by Daniel Steven
Conner walked along the most photographed fence in the world, putting his hand inside his
surplus Army jacket to feel the envelope. Twice before he had tried to mail it, once
actually putting his hand into the letterbox.
Tall and gaunt, his cropped blond hair sticking
straight out from his head, Conner looked like a forlorn stork. He stopped to cough into
his handkerchief, then sucked in the frigid air, fighting a wave of nausea.
A few moments later, he felt better and replaced the
handkerchief in his hip pocket, considering his options. Mailing the letter was definitely
out. Phone calls, too -- he would never convince a White House operator that he was a
friend of the new President. It was strange, he thought, that any human being could be so
isolated. Yesterday, before his inauguration, Thomas Banfield had been a free man. Today
he was a prisoner of his position, in a constantly moving cocoon of handlers, aides,
advisors, and agents.
Around Conner was the usual crowd of tourists, snapping
pictures, gawking at the mansion. Pennsylvania Avenue was closed to vehicles, and the
street was a mini-mall for pedestrians and bikers, even in January. The crowd was
good-natured and the President was too new to have any protesters. The only reminders of
past troubles were the uniformed Executive Service cops patrolling the sidewalk.
An idea formed in Conner's mind. If he 't so weak and
light-headed, he might have rejected the idea instantly -- but in his present frame of
mind, it seemed logical, almost a fait accompli. Adrift in his illness, in a
stream-of-consciousness world, Conner's logical connections were facile, the hard edges of
reality blurring easily into magical thinking.
He looked hard at the fence -- 300 yards of black
wrought iron. In deference to one of the symbols of American democracy, there was no
barbed wire or other impediment to climbing. He assumed there was some sort of
sophisticated monitoring system -- video cameras, motion detectors, sensors -- but that
was okay; his action was not meant to be covert.
Conner waited until the nearest cop looked in the other
direction. Then, with the grace of a former athlete, he took two giant steps and leaped
onto the fence. His adrenaline compensated for muscle weakness, and he was up and over the
top in seconds, landing softly on the ground. He cringed, expecting the sound of alarms
and sirens, but there was nothing, not even a shout from the guards. No one seemed to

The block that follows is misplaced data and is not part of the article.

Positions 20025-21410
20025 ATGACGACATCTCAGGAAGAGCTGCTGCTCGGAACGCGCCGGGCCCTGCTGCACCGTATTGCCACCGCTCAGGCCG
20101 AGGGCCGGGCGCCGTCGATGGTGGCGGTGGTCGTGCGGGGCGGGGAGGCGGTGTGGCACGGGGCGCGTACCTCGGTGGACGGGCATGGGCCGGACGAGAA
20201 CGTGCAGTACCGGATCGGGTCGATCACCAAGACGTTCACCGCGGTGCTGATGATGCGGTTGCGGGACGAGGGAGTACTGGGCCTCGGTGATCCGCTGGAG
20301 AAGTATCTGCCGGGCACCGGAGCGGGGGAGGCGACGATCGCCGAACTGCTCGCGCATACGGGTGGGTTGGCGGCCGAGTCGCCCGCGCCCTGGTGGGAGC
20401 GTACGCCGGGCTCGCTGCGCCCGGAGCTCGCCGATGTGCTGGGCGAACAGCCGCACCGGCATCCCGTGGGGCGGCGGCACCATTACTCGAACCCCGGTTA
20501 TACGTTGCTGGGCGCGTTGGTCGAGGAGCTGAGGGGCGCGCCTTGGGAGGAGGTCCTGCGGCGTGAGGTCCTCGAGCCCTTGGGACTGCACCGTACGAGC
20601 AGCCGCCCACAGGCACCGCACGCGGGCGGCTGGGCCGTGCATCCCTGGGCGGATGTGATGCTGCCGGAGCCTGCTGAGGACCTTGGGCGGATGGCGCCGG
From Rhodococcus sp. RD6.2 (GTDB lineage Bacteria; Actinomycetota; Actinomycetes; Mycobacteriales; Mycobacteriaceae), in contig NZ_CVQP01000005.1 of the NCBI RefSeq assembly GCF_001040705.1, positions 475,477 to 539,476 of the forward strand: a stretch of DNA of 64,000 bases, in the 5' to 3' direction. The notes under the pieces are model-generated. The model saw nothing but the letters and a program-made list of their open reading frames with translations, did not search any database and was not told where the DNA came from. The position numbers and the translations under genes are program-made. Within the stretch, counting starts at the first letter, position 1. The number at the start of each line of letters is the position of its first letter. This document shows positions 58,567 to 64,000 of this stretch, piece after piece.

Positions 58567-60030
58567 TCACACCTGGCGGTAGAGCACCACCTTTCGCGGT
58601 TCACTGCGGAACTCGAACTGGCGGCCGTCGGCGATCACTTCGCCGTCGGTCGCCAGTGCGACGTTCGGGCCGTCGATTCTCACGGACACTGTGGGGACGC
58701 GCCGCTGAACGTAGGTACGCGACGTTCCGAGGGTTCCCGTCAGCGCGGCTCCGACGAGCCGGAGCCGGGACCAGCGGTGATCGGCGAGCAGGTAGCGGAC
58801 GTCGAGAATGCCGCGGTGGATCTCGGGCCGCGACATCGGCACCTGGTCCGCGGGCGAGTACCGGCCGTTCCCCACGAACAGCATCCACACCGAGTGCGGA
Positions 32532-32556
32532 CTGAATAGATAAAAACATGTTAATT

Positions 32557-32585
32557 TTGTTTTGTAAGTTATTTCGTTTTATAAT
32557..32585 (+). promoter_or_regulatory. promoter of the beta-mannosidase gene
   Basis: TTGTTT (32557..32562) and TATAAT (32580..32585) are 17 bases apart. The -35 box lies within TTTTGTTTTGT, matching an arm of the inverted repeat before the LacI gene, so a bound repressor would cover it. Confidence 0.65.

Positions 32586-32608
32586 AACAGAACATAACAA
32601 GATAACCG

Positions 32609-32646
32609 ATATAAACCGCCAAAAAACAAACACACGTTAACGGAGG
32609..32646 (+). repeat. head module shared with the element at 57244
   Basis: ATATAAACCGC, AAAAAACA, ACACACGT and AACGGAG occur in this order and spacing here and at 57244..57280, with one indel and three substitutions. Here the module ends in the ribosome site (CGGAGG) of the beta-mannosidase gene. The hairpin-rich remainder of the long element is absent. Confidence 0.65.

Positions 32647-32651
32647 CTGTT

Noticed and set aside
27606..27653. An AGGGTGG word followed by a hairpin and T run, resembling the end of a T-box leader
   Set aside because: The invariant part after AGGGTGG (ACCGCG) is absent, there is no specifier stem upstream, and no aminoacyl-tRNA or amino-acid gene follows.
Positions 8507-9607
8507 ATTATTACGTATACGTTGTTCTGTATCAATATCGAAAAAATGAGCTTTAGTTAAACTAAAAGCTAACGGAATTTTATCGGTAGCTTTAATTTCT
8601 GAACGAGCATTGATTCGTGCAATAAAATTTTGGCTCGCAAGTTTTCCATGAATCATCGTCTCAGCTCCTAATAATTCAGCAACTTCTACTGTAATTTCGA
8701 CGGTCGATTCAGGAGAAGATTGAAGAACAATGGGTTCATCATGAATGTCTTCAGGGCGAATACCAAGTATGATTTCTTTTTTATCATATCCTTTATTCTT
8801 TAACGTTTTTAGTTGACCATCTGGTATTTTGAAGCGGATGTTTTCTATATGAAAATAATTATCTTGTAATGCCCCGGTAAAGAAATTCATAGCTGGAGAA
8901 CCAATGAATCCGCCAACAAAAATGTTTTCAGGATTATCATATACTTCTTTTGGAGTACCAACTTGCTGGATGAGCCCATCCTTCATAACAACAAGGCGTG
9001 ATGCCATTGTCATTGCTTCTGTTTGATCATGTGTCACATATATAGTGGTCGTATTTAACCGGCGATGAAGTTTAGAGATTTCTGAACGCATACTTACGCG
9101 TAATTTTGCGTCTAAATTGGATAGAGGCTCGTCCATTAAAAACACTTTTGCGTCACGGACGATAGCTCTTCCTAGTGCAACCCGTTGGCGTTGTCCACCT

Directly in front of him was the massive fountain, shut
down for the winter. Conner walked forward, steadily and slowly, deliberately not running.
He wondered how far he could get before being challenged.
Ahead of him was a wide expanse of lawn leading to the
north gate, and now he noticed a flurry of activity. Men in suits came down the steps;
cars rushed up the driveway. He continued walking.
About 50 yards from the driveway, two uniformed cops
and a man in a dark suit came around the end of the hedges directly in front of him.
"You!" one of them shouted. "Freeze right there! Get down on the
Conner kept walking. They could see he was no threat.
He was startled, however, to see the men kneel and pull guns out of holsters. It was weird
-- like being in a movie he'd seen a thousand times. He was close enough to see their
faces, and realized they looked scared. Of him! He placed his empty hands in clear
sight, palms facing outward. "It's all right," he said. "I just want to
deliver something. For the President. This is the only way."
He felt weak and lightheaded again. He knew he might
faint, that he only had a few seconds. With his right hand, Conner reached into his jacket
for the envelope. Everything happened slowly: he felt the paper between his fingers and
began pulling it out of the pocket. Then there was a tremendous blow, like the kick of a
horse, in the center of his chest. He pitched backward, at the same time hearing the boom
of the pistol.
Conner fell hard onto the frozen grass. There was no
pain. He stared up at the cloudless sky, marveling at the blueness. The blood to
his brain ebbed and he felt himself drifting away. He realized, with great regret, that he